Collaboration in Sri Lanka is Driving Change in Tea Communities
Kristina Richens, The Republic of Tea and Susan Nisbet, Ethical Tea Partnership
The Republic of Tea (TRoT) has partnered with the Ethical Tea Partnership (ETP) and the PALM Foundation to deliver the Women of Tea programme in Sri Lanka focused on nutrition, hygiene and financial literacy. The ambition of the programme is to improve the lives of thousands of women and their families in tea communities. In July 2018, Kristina Richens from The Republic of Tea and Susan Nisbet from the Ethical Tea Partnership visited the programme to see what progress has been made since it launched one year ago.
In the year since our first visit to Sri Lanka when the Women of Tea programme was launched, there have been positive changes to the lives of women in these tea communities. The programme is working with women on a range of issues that can make a real difference to their quality of life. This is important to The Republic of Tea because as the American tea drinker becomes more sophisticated and more aware of global commerce, they are becoming more interested in where their tea comes from. And as they ask more questions about where tea comes from and who grows it, learning about the hand harvesting and the labour that goes into it, it becomes more intriguing, more precious.
As the programme has developed over the last year, it has brought about changes in the daily lives of the women and brought together tea estate management and tea workers who are developing a strengthened and improved relationship. This collaboration has certainly been one of the greatest impacts of the programme so far and ensures the programme’s success, as better understanding from the management reinforces their deeper commitment to achieving the programme’s aims.
Whilst visiting the programme we had the pleasure of meeting amazing women whose lives had been transformed by new kitchen gardens which are being developed across the region and community kitchens that have also been launched and supported by the programme. These kitchens are the first of their kind to offer safe, nutritious meals to tea workers at a low cost. It is ’a wide-ranging initiative to improve women and children’s health through nutrition. Poor diets and malnutrition are a concern on tea estates with 35% of children under 5 on tea estates reported as being stunted. The educational programmes about healthy high protein diets provide the necessary teachings about improvements needed to their diets and the kitchen gardens encourage them to grow fresh fruits and vegetables which they then have easier access to.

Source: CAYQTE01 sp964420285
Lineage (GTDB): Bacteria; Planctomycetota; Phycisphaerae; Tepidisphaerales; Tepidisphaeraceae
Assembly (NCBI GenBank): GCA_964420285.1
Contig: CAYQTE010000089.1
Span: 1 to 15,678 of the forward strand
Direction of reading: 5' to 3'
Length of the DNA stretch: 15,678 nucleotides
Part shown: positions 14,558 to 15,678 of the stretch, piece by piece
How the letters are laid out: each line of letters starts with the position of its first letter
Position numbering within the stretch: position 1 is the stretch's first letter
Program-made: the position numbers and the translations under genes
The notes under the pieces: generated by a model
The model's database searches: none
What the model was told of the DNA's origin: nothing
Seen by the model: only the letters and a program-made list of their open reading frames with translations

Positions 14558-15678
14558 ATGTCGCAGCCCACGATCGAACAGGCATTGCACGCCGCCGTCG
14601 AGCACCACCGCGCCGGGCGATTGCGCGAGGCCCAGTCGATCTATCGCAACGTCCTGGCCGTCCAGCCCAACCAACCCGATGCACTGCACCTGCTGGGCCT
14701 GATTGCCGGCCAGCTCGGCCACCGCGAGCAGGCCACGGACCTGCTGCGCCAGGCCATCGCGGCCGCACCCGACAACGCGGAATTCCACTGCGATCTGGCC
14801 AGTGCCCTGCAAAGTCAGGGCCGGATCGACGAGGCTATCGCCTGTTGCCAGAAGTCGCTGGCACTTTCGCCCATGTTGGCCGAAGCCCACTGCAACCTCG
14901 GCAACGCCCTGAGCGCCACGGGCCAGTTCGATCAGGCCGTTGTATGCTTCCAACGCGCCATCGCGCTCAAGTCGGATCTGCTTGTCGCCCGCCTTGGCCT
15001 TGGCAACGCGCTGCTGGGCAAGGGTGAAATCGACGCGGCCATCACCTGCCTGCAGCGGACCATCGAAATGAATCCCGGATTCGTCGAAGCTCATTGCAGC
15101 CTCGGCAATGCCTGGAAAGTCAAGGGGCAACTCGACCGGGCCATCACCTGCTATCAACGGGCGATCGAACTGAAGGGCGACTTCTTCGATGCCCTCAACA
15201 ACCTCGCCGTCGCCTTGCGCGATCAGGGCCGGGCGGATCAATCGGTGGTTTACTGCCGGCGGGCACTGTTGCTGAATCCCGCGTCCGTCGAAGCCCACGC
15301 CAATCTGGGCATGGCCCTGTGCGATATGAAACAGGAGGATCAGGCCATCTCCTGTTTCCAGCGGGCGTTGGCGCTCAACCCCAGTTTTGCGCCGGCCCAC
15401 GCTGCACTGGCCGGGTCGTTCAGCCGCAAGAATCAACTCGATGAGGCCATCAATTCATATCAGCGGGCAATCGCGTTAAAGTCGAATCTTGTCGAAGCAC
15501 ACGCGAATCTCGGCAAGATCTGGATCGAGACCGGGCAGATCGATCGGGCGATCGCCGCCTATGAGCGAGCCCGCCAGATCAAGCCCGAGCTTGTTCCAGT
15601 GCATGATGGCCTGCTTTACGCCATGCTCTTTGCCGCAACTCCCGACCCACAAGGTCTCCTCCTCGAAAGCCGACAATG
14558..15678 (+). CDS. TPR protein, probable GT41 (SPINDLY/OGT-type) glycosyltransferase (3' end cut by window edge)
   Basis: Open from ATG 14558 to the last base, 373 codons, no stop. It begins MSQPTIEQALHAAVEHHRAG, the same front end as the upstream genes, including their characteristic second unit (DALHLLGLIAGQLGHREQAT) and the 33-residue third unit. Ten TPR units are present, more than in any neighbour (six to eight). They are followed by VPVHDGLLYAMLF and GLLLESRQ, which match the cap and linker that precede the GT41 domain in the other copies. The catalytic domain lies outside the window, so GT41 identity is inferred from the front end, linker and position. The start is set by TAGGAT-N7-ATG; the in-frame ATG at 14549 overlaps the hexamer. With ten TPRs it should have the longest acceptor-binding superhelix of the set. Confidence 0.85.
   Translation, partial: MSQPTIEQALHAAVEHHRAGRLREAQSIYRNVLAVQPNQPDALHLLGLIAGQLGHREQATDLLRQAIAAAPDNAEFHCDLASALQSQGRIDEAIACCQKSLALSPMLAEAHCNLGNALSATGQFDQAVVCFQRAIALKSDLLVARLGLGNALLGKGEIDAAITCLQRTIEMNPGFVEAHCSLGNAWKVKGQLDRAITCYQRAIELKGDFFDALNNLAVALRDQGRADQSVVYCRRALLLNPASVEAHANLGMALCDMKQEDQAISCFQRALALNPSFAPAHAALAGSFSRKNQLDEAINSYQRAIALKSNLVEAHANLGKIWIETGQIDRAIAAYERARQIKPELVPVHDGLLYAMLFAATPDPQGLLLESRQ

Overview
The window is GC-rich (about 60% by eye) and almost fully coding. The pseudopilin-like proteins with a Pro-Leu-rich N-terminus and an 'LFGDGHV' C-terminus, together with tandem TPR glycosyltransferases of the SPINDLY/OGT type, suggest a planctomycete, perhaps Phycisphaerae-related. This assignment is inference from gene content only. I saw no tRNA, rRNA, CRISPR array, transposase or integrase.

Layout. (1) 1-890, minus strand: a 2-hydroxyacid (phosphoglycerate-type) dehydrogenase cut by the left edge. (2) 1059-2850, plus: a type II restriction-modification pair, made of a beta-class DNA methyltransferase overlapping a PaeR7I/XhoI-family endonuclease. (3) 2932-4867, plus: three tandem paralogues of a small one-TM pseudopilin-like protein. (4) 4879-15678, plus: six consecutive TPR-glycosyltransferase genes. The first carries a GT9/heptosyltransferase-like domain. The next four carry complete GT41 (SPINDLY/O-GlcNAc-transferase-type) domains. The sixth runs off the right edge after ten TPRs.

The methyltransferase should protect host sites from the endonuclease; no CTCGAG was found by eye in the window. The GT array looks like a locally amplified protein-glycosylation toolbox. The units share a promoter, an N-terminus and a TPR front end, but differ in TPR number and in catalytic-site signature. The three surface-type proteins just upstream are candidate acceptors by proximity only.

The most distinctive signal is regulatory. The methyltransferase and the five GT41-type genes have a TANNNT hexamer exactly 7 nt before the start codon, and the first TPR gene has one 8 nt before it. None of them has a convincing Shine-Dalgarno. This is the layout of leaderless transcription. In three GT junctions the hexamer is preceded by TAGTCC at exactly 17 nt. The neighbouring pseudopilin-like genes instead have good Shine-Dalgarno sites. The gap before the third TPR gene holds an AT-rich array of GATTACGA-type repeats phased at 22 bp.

And this element of the programme is another example of the amazing collaboration, as the estate management support the opening of these community kitchens. We were there the day one such community kitchen opened and at the end of the day we spoke to two of the women who were so surprised at the amount of money they had made in one day. And to see their pride on making 1000% more than they invested! They were really impressed, not just by the financial empowerment, but also by the wellbeing of their family and neighbours because they were providing nutritious food to the other workers.
It is examples like this that we have seen across the programme, that are showcasing how the lives of women are improving. Running financial management training has meant that many women are now able to budget and manage their household incomes and indeed increase their incomes through these kitchens. We are taking a holistic approach to the programme, ensuring that we work on all the factors that impact women’s lives such as the food education programmes, community kitchens, cooking demonstrations. We are joining this up with the health clinics and the financial management on the tea estates so that the women get consistent messages to increase and accelerate the improvements to their lives.
Women now also have improved access to healthcare. We visited health clinics that not only ran educational programmes but also offered a wide variety of services. The express milk clinic was an example of yet more innovation, where mothers were able to express milk so that their babies could be fed whilst they were at work. We may start as simple as just giving them nutritional choices and mothers having their children be of a better birth weight but, that is pretty powerful.
We are working with communities on the ground and we have their direct involvement in the programme. Thibaragan, one of the programme staff in Sri Lanka who runs the programme, was born and brought up on a tea estate and has now returned to work on the programme which he knows will deliver real change to communities like his and more. The strong relationship that the community has with him is testament to the trust they place in him and adds so much more impact to the work that we can do through the programme.
We hoped we would have some impact on a good number of households, but now we expect 3,000 households to see the results in year one, with improvement to their health through improved nutrition. That is over 8,000 people who could talk about how it has changed their lives. Our overall goal when we started the programme was to improve the lives of 11,200 people across 5800 households. We are well on our way to achieving that.
One of the most enlightening parts of the trip was hearing the estate managers say how much they had learned about how to be more aware of the workers and what their needs are with regards to those three pillars and how they are inspired to take it further.
The programme has already been a positive step forward for many workers lives and we are optimistic about how much greater the impact will be in the future.